The Board of Deputies of British Jews is refusing to condemn the new Israeli government’s plans to annex Palestinian land.
According to the Jewish Chronicle, a majority of the Board’s members back President Marie van der Zyl’s decision not to speak out about the new Israeli coalition government, led by Benjamin Netanyahu and Benny Gantz, which has pledged to annex around a third of the West Bank, starting in July.
But Mrs van der Zyl, who was elected on a platform of defending Israel, has continued to stress her support for a two-state solution to the conflict with the Palestinians.
At a recent Board meeting she said: “There isn’t going to be a consensus that is going to be reached and I am very concerned that the Jewish community stays together as a community at what is clearly a divisive time…. Almost all serious peace proposals had included the incorporation of the major settlement blocks in Israel to safeguard security in the Jordan Valley as part of the final agreement.”
Mrs van der Zyl added that the UK Jewish community was “in the main Zionist” and “our interests with the Israeli government overlap.”
Last week 500 British Jewish students and youth movement members put their names to a letter warning that the Board’s historical support for a negotiated two-state solution will be “impossible to achieve’’ if Prime Minister Benjamin Netanyahu goes ahead with the proposed annexation of a portion of the West Bank.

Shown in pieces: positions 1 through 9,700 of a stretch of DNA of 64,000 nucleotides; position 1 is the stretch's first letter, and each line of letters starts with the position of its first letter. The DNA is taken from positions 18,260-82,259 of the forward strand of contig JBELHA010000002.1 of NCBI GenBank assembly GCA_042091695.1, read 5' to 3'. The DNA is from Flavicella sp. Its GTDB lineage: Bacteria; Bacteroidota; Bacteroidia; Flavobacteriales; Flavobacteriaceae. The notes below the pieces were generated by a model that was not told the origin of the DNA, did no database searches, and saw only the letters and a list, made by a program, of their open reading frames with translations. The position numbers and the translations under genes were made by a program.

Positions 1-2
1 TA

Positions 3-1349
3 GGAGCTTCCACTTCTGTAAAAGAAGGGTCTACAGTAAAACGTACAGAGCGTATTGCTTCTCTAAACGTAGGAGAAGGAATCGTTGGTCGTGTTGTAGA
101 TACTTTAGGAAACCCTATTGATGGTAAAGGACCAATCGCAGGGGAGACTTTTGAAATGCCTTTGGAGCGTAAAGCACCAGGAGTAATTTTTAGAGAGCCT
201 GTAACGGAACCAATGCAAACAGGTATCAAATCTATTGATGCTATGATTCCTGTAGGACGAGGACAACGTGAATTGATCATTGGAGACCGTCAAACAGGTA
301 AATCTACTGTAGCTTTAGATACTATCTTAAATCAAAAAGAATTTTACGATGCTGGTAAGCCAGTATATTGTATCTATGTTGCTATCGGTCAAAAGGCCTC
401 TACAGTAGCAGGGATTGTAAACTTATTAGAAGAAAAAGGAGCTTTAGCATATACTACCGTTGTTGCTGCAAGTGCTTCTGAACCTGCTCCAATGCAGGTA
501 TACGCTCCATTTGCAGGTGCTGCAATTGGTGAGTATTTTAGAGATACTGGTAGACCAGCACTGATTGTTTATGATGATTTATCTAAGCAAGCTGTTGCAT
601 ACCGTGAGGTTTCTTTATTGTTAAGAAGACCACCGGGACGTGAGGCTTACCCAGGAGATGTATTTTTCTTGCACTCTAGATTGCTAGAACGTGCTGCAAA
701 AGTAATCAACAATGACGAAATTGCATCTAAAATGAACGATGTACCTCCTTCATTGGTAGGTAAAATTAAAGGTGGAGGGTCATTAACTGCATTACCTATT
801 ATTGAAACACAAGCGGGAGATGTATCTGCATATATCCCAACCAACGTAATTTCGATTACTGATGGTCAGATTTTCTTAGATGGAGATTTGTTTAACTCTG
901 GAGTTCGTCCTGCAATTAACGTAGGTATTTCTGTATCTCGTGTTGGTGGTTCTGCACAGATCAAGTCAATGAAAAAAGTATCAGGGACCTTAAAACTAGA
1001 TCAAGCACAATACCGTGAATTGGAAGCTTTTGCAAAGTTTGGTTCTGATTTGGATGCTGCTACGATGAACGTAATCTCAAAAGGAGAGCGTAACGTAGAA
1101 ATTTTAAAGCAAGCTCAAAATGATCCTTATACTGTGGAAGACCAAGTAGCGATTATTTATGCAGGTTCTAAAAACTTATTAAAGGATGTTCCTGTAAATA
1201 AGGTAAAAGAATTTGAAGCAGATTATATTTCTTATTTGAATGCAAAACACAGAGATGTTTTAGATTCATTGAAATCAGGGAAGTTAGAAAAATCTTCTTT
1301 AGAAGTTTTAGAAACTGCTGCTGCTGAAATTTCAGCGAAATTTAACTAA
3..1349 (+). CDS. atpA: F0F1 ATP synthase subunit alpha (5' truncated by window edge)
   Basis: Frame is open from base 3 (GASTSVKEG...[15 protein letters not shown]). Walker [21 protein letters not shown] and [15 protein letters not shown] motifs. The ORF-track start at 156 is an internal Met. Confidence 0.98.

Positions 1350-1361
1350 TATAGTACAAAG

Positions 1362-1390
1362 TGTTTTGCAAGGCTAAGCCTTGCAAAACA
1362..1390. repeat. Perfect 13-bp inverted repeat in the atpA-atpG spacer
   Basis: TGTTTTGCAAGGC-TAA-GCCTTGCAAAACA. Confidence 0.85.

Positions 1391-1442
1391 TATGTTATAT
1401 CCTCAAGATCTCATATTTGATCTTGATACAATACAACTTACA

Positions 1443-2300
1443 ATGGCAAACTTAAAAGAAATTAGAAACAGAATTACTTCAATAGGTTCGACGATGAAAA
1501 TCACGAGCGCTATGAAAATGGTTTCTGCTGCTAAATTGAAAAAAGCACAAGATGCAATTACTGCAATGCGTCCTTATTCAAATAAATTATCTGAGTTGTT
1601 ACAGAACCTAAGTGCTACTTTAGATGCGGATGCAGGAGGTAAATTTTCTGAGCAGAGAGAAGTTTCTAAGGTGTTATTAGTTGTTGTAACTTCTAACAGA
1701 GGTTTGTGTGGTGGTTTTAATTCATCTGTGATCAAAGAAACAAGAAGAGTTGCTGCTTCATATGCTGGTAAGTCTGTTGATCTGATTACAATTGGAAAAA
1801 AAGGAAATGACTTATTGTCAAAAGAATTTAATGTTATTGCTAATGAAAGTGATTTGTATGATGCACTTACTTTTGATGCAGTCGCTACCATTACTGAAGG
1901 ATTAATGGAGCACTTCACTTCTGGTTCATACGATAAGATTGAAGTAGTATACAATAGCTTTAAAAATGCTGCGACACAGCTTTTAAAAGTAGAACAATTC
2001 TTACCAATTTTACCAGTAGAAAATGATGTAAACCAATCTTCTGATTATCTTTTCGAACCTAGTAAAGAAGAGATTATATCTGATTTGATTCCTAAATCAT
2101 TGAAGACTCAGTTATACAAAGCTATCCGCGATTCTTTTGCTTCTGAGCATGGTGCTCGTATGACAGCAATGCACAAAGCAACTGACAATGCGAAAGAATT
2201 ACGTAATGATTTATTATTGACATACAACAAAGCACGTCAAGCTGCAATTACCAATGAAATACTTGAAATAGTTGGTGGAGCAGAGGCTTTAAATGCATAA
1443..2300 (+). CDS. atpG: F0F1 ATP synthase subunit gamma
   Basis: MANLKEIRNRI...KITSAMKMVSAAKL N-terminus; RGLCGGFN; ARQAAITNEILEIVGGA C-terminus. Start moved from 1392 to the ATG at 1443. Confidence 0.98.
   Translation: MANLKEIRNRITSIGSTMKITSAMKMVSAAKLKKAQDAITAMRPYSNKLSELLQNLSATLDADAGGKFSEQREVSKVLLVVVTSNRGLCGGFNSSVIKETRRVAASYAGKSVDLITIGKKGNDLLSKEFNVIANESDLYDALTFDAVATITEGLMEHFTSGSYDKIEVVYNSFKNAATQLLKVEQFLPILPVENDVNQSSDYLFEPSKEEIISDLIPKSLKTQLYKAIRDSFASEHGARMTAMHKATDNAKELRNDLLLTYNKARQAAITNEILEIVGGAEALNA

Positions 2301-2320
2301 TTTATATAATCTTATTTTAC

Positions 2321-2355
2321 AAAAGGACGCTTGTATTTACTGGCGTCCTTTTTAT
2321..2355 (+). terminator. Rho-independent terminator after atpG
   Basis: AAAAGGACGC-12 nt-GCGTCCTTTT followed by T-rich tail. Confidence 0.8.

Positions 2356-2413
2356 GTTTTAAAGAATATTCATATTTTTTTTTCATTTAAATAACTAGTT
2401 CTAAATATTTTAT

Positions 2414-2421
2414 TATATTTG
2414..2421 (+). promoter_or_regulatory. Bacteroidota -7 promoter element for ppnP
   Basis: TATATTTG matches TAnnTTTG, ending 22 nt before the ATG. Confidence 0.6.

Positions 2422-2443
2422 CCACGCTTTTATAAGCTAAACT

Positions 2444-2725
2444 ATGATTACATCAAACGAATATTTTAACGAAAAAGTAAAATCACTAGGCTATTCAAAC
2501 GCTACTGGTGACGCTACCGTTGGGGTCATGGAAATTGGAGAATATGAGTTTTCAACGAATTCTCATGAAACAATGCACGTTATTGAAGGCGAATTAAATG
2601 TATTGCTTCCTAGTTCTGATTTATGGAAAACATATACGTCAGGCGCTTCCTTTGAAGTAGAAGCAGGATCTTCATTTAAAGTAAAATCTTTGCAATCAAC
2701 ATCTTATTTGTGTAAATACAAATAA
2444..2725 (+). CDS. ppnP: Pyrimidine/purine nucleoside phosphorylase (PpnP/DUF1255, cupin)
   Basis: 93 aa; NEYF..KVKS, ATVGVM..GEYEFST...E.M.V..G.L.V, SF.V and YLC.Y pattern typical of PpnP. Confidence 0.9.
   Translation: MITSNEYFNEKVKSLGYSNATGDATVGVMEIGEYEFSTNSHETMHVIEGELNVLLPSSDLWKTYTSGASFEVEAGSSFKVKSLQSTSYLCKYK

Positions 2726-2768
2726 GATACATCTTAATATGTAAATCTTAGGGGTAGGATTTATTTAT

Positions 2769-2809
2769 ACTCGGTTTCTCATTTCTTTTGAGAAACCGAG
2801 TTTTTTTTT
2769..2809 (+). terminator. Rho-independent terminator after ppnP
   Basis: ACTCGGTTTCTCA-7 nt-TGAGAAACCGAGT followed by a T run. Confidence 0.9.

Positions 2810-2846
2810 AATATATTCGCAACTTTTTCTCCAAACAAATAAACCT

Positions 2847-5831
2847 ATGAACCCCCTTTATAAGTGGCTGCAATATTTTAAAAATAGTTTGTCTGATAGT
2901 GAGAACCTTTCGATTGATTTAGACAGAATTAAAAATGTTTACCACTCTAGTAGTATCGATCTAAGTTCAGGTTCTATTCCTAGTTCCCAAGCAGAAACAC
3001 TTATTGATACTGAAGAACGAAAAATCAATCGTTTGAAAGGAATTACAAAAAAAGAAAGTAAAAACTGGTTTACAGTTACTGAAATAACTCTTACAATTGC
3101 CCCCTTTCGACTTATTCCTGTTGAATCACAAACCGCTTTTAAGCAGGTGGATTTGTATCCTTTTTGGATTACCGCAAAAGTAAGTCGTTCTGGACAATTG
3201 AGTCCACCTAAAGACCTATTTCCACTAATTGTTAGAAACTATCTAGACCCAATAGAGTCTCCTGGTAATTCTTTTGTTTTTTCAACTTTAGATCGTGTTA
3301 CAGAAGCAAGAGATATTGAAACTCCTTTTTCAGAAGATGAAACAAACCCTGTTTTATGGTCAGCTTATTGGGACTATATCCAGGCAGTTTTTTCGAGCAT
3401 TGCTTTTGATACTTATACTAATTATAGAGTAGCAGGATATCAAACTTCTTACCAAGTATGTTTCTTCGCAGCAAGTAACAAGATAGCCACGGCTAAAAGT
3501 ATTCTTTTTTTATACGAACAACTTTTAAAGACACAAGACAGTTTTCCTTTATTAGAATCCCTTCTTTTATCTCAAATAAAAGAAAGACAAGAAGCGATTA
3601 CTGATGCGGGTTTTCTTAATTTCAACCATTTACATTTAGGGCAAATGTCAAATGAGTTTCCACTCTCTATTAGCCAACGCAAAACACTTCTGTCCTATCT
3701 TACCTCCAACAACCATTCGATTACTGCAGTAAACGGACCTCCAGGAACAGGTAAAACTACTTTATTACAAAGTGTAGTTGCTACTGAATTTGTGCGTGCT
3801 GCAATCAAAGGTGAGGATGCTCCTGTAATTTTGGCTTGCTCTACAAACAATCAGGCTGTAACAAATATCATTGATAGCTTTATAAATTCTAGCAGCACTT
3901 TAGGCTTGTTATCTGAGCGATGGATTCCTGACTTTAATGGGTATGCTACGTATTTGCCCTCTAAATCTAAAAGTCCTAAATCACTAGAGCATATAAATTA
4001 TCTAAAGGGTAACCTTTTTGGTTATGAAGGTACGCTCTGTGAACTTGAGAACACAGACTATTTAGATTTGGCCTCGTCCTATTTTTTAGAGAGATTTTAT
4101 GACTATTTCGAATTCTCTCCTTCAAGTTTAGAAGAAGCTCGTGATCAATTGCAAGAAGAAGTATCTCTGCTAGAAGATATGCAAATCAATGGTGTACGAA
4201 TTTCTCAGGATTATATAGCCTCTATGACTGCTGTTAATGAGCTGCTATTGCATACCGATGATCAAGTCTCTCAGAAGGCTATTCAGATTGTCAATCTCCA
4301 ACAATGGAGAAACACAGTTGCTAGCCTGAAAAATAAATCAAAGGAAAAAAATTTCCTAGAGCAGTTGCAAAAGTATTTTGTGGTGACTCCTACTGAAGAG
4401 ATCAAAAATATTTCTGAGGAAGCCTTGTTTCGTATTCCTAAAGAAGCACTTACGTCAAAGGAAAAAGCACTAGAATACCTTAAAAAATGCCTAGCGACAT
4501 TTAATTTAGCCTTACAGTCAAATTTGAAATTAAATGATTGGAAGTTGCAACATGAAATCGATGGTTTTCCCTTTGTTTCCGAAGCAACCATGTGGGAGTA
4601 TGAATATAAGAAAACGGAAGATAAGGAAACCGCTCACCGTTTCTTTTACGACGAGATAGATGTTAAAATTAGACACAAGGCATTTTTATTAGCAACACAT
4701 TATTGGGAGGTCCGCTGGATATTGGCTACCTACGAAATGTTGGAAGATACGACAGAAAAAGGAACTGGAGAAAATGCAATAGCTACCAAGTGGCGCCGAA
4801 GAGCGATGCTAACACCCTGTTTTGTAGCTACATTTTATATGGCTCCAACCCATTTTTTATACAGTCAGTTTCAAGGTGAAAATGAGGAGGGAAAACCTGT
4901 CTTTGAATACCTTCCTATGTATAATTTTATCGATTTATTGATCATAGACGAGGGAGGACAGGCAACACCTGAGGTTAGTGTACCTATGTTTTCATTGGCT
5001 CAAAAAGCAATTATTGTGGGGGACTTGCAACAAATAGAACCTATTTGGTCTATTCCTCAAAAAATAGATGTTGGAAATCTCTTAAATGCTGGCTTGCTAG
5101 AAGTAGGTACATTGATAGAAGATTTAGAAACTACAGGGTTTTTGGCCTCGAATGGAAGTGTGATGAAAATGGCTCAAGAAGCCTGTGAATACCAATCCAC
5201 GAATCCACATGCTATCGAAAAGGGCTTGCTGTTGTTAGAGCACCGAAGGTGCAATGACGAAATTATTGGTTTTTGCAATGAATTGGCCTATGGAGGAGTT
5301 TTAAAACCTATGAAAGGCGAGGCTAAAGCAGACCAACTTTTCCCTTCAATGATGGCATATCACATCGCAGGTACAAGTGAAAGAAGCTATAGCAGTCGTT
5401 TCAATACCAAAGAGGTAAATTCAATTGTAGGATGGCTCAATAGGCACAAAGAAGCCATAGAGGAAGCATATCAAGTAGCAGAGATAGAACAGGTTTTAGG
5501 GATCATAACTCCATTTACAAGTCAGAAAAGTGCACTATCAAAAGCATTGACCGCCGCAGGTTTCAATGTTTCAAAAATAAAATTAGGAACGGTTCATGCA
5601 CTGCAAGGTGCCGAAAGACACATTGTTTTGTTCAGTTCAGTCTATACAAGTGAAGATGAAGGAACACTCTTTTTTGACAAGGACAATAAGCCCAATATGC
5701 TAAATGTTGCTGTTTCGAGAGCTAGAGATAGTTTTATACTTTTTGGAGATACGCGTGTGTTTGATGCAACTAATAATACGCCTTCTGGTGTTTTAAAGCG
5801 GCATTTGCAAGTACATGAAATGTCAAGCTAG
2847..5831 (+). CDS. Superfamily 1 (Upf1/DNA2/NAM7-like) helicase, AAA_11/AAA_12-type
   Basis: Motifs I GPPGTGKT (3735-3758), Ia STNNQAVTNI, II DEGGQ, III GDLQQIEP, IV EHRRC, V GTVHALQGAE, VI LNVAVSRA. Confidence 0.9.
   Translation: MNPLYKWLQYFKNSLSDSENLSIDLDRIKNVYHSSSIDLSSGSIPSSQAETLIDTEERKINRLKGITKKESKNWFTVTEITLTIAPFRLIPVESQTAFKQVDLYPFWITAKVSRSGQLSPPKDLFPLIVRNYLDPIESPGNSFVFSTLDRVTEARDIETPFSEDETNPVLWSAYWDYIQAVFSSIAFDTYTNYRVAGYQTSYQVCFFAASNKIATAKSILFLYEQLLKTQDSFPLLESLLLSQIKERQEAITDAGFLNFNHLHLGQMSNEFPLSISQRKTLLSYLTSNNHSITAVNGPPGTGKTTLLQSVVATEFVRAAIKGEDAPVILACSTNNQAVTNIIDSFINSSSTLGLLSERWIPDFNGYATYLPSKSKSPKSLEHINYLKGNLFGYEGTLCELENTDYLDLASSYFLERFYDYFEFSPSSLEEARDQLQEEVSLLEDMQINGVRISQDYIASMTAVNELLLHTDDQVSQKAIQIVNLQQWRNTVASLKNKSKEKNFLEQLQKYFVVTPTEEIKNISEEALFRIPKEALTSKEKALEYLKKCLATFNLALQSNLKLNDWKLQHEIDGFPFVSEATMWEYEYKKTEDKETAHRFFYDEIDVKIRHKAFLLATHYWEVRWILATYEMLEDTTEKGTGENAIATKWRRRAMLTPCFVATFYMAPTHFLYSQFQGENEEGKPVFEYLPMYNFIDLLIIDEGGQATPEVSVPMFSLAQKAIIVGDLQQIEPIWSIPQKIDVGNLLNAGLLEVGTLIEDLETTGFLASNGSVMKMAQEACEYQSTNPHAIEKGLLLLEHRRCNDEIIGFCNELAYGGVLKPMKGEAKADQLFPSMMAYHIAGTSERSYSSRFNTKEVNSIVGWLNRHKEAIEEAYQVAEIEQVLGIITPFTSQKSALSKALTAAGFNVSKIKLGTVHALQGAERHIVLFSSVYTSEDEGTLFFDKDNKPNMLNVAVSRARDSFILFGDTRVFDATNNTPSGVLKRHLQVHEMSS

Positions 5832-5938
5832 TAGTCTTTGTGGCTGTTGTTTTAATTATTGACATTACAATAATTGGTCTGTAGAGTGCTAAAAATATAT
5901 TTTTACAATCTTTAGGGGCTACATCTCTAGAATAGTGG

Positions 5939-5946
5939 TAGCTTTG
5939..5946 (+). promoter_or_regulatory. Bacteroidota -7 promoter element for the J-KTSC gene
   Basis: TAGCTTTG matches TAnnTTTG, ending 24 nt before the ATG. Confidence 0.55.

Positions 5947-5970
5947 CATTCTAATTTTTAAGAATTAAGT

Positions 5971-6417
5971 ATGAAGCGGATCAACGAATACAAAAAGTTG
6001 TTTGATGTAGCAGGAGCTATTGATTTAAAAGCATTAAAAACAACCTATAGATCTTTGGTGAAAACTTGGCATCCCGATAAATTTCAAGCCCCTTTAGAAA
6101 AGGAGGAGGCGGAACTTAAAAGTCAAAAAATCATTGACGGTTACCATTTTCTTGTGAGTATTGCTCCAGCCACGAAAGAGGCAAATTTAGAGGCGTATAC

The letter also suggested that the Board’s “relevance’’ to the younger generation would be questioned if it did not speak out.
A second letter by prominent Jews emerged on Monday signed by 560 people which warned that any failure to “defend the two-state solution against threats made to it by all parties to the conflict” would undermine the Board of Deputies and its “credibility and integrity.”
The Board’s silence on the issue comes amid UK government warnings to Israel not to proceed with the plans.
Conservative Minister James Cleverly told the House of Commons on Monday that the government would not support any planned annexation of the West Bank.
The Minister of State for the Middle East and North Africa said: “The UK government has expressed both publicly and indeed to the government of Israel its concerns about reports of annexation which we have consistently said we oppose – and which could be detrimental to a two state solution.”
He added that the UK was “deeply concerned” about the new Israeli coalition government’s plans which he said were ” contradictory to international law,” and that the UK had ”made clear our concern” over possible annexation to the United Nations at a meeting held on April 23.
Asked if the UK would consider such a move by the Israeli government “illegal under international law,” Mr Cleverly said: “Our longstanding position is such a move would be contrary to international law.”
And he accepted that failure to oppose annexation ”could make a sustainable two-state solution harder.”
Last week, over 150 British MPs from all parties wrote to the Prime Minister and Foreign Secretary urging them to make clear publicly to Israel that any annexation of Occupied Palestinian territory “will have severe consequences including sanctions.”
The politicians, including former cabinet members, ministers and senior diplomats, demanded actions not words in opposing any Israeli annexation. They said this would be “a mortal blow to chances of peace between Israelis and Palestinians based on any viable two-state solution.”
The West Bank is currently home to about 2.8 million Palestinians and 400,000 illegal Jewish settlers.
The United Nations considers all of the West Bank as occupied Palestinian land and all settlement activity by Israel in the West Bank to be illegal.